Closed allocation is irreducibly political. Compare two meanings of the three-word phrase, “I’m on it”. In an open-allocation shop, “I’m on it” is a promise to complete a task, or at least to try to do it. It means, “I’ve got this.” In a closed-allocation shop, “I’m on it” means “political forces outside of my control require me to work only on this project.”

People complain about the politics at their closed-allocation jobs, but they shouldn’t, because it’s inevitable that politics will eclipse the matter of actually getting work done. It happens every time, like clockwork. The metagame becomes a million times more important than actually sharpening pencils or writing code. If you have closed allocation, you’ll have a political rat’s nest. There’s no way to avoid it. In closed allocation, the stakes of project allocation are so high that people are going to calculate every move based on future mobility. Hence, politics. What tends to happen is that a four-class system emerges, resulting from the four categories of work that I developed above. The most established engineers, who have the autonomy and leverage to demand the best projects, end up in the “interesting and important” category. They get good projects the old-fashioned way: proving that they’re valuable to the company, then threatening to leave if they aren’t reassigned. Engineers who are looking for promotions into managerial roles tend to take on the unpleasant but important work, and attempt to coerce new and captive employees into doing the legwork. The upper-middle class of engineers can take the interesting but unimportant work, but it tends to slow their careers if they intend to stay at the same company (they learn a lot, but they don’t build internal credibility). The majority and the rest, who have no significant authority over what they work on, get a mix, but a lot of them get stuck with the uninteresting, unimportant work (and closed-allocation shops generate tons of that stuff) that exists for reasons rooted in managerial politics.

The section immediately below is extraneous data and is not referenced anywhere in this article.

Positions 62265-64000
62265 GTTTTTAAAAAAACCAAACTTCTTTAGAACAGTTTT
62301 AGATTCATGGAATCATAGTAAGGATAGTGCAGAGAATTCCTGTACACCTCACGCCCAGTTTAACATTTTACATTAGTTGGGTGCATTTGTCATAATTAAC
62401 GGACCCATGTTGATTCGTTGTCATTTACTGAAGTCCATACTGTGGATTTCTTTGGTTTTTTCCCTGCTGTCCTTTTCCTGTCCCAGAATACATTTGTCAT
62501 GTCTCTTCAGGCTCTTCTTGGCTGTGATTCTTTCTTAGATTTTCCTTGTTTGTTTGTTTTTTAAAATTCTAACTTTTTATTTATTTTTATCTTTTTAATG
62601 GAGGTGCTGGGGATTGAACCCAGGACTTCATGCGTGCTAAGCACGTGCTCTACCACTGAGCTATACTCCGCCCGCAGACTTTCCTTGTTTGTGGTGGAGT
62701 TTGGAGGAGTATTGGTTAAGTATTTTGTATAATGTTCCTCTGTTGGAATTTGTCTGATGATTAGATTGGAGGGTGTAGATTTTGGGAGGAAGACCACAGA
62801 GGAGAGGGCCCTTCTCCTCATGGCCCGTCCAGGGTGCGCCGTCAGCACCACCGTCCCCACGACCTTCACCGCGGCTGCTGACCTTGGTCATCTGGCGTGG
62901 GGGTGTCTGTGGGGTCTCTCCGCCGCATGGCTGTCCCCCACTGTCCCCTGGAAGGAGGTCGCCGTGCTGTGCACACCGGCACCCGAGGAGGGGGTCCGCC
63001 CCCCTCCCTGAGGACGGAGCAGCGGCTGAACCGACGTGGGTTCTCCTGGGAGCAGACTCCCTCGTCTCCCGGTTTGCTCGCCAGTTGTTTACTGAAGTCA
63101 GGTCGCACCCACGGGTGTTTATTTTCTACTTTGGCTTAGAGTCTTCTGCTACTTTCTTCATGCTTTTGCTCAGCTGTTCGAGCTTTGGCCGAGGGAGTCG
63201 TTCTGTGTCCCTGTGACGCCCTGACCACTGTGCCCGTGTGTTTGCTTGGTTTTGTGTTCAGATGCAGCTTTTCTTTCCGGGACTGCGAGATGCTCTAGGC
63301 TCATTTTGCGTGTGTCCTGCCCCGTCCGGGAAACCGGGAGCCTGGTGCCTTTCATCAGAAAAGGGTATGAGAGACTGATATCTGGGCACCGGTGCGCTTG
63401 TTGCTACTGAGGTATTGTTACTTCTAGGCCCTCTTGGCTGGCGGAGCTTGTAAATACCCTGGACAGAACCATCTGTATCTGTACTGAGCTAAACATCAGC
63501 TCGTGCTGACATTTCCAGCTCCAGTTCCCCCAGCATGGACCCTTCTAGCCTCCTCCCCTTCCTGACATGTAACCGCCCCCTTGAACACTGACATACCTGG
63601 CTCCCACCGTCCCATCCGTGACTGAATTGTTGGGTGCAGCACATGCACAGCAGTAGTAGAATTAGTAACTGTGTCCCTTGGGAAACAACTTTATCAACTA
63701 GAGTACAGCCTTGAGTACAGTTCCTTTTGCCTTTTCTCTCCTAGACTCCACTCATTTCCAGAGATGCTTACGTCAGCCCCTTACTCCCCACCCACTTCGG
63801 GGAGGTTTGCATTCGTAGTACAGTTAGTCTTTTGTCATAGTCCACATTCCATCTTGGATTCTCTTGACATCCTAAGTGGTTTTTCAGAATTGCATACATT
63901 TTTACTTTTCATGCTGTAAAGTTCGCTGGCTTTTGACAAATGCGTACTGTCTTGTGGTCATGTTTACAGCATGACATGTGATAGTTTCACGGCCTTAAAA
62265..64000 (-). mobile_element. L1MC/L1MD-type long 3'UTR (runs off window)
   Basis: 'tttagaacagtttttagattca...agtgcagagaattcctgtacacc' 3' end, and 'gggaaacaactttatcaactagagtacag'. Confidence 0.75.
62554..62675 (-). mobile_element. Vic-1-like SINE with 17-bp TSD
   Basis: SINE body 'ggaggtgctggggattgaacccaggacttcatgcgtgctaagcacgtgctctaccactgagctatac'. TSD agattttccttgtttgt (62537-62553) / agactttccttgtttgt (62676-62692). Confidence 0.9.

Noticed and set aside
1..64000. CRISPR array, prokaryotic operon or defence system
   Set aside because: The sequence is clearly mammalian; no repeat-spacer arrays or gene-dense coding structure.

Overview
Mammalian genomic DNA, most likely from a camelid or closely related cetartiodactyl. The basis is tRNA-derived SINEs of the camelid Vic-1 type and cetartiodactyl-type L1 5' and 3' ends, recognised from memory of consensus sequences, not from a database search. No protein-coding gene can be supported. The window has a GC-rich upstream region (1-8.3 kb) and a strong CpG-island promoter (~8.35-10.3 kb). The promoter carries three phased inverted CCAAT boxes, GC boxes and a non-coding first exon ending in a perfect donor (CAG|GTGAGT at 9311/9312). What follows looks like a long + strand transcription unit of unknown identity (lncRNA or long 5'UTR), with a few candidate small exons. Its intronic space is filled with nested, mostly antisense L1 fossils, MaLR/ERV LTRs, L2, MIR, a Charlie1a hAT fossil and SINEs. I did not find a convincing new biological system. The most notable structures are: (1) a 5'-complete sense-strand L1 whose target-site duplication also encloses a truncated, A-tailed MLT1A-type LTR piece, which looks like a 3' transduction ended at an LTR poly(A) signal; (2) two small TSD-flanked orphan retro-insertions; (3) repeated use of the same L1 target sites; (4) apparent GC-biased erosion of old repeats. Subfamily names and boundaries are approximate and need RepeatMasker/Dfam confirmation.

What are the problems with open allocation? The main issue with open allocation is that it seems harder to manage, because it requires managers to actively motivate people to do the important but unpleasant work. In closed allocation, people are told to do work “because I said so”. Either they do it, or they quit, or they get fired. It’s binary, which seems simple. There’s no appeal process when people fail projects or projects fail people– and no one ever knows which happened– and extra-hierarchical collaboration is “trimmed”, and efforts can be tracked by people who think a single spreadsheet can capture everything important about what is happening in the company. Closed-allocation shops have hierarchy and clear chains of command, and single-points-of-failure (because a person can be fired from a whole company for disagreeing with one manager) out the proverbial wazoo. They’re Soviet-style command economies that somehow ended up being implemented within supposedly “capitalist” companies, but they “appear” simple to manage, and that’s why they’re popular. The problem with closed allocation policies is that they lead to enormous project failure rates, inefficient allocation of time, talent bleeds, and unnecessary terminations. In the long term, all of this unplanned and surprising garbage work makes the manager’s job harder, more complex, and worse. When assessing the problems associated with open allocation (such as increased managerial complexity) it’s important to consider that the alternative is much worse.

How do you do it? The challenging part of open allocation is enticing people to do unpleasant projects. There needs to be a reward. Make the bounty too high, and people come in with the wrong motivations (capturing the outsized reward, rather than getting a fair reward while helping the company) and the perverse incentives can even lead to “rat farming” (creating messes in the hopes of being asked to repair them at a premium). Make it too low, and no one will do it, because no one wise likes a company well enough to risk her own career on a loser project (and part of what makes a bad project bad is that, absent recognition, it’s career-negative to do undesirable work). Make the reward too monetary and it looks bad on the balance sheet, and gossip is a risk: people will talk if they find out a 27-year-old was paid $800,00o in stock options (note: there had better be vesting applied) even if it’s justified in light of the legacy dragon being slain. Make it too career-focused and you have people getting promotions they might not deserve, because doing unpleasant work doesn’t necessarily give a person technical authority in all areas. It’s hard to get the carrot right. The appeal of closed allocation is that the stick is a much simpler tool: do this shit or I’ll fire you.